‘On Boarding – No Cobblers Children Here!’

Published: 13 September 2013

The best organisations have focussed on retention of their high performers during the economic downturn, which means top talent has often remained in roles longer than anticipated. As business indicators show signs of life candidates are beginning to  move more freely, so if you are beginning to plan your next move being ready to compete has never been more critical. Having recently changed jobs, my personal circumstances have brought into sharp focus the realities of moving from one organisation to another and offered great perspective on a process that is a daily part of my working life. This time I’ve had to take my own medicine and listen to the advice I usually offer others!

With the evolution in UK manufacturing be it offshoring, re-shoring or technological advancement, national and international mobility combined with adaptability is an ever more critical part of leadership roles. As the economy improves I believe more people will be in this situation; juggling a day job and trying to make the decision between the ‘devil you know’ and the ‘devil you don’t’. Having just completed a move and a relocation  my advice is simple:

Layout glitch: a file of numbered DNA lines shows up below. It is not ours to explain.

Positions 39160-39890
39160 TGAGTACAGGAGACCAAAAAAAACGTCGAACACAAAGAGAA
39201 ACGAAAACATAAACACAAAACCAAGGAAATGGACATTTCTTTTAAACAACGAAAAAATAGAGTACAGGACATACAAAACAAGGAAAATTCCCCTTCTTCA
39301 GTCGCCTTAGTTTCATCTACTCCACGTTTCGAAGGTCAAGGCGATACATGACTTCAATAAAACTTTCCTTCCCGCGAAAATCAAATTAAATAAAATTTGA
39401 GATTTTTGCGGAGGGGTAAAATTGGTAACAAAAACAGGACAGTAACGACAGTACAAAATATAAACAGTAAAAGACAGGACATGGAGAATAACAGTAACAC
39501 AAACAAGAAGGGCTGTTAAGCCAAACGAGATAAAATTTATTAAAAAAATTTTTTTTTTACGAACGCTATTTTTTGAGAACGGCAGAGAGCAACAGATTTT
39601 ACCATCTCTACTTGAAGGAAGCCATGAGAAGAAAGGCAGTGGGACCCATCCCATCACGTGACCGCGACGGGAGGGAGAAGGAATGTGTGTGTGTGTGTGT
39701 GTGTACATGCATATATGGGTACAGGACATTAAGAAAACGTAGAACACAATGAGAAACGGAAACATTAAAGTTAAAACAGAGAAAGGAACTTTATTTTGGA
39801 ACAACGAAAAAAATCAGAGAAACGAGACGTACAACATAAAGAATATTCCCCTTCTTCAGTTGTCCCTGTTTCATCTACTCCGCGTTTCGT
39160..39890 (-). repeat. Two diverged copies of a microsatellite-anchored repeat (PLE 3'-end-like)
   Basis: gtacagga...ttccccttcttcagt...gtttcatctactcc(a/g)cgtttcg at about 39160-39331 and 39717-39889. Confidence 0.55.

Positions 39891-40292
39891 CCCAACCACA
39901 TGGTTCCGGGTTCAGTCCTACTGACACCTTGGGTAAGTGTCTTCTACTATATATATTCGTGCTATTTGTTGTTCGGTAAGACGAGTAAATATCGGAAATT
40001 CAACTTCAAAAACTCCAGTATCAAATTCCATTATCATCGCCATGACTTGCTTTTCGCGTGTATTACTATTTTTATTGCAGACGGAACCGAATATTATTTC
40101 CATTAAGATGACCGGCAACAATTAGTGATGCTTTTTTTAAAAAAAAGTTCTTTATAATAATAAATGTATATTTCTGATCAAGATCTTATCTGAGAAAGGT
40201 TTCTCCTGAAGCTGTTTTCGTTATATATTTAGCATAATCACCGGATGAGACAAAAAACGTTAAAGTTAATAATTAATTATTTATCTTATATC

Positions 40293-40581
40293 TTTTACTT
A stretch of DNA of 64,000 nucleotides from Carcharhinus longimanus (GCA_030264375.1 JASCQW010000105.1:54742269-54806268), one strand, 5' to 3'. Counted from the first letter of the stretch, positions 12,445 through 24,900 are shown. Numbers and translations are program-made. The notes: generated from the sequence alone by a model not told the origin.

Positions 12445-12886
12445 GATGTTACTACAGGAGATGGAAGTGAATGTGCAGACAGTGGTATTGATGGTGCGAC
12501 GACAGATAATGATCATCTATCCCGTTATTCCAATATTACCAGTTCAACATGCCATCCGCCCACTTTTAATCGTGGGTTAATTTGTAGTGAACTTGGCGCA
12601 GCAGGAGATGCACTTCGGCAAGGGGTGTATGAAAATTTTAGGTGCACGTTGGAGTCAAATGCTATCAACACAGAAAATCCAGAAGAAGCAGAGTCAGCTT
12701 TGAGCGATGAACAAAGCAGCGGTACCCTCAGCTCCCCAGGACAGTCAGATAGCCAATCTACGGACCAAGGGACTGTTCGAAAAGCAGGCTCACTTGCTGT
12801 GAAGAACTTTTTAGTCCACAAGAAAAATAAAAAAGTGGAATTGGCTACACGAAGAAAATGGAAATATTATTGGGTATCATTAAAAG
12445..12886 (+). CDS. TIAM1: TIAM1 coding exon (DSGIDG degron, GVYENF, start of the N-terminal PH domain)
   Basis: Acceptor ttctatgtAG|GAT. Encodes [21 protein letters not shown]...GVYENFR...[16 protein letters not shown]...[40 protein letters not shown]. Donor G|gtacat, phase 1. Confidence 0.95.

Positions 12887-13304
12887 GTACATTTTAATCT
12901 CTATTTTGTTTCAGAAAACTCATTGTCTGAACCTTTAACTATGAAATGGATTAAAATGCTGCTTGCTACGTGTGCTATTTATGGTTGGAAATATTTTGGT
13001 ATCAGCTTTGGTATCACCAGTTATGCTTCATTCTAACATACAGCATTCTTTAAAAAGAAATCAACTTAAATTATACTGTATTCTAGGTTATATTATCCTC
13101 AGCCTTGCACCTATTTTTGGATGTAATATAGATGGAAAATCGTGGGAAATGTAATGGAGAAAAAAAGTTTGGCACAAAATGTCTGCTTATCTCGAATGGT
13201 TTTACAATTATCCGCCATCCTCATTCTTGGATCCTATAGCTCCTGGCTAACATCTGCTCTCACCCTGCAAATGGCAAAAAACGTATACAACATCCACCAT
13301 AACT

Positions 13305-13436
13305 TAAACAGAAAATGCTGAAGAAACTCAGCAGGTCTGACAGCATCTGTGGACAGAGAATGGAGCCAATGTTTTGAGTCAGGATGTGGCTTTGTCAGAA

1. Be clear with yourself at the start of the process why you want to change and how you are going to articulate this to others
  2. Get as much information as you can as early as possible in the process – good recruiters handling attractive roles will know the detail and will enable you to decide if the process is worth the initial time investment.  When you get to decision time you will never have absolute certainty but will be able to make an informed decision
  3. No career move will occur without some element of risk so embrace it and channel your energy into growing, developing and expanding your horizons.

Winston Churchill once said “to improve is to change; to be perfect is to change often”. ‘Often’ is a relative measure and as the job market starts to show ever increasing signs of life we should all consider the implications of career change. Knowing the ‘why’ or ‘why not’ of a career move helps us on the way and understanding your own motivations and aspirations sets the stage for strong performance in the next role.

David Thomas
Principal, EMI

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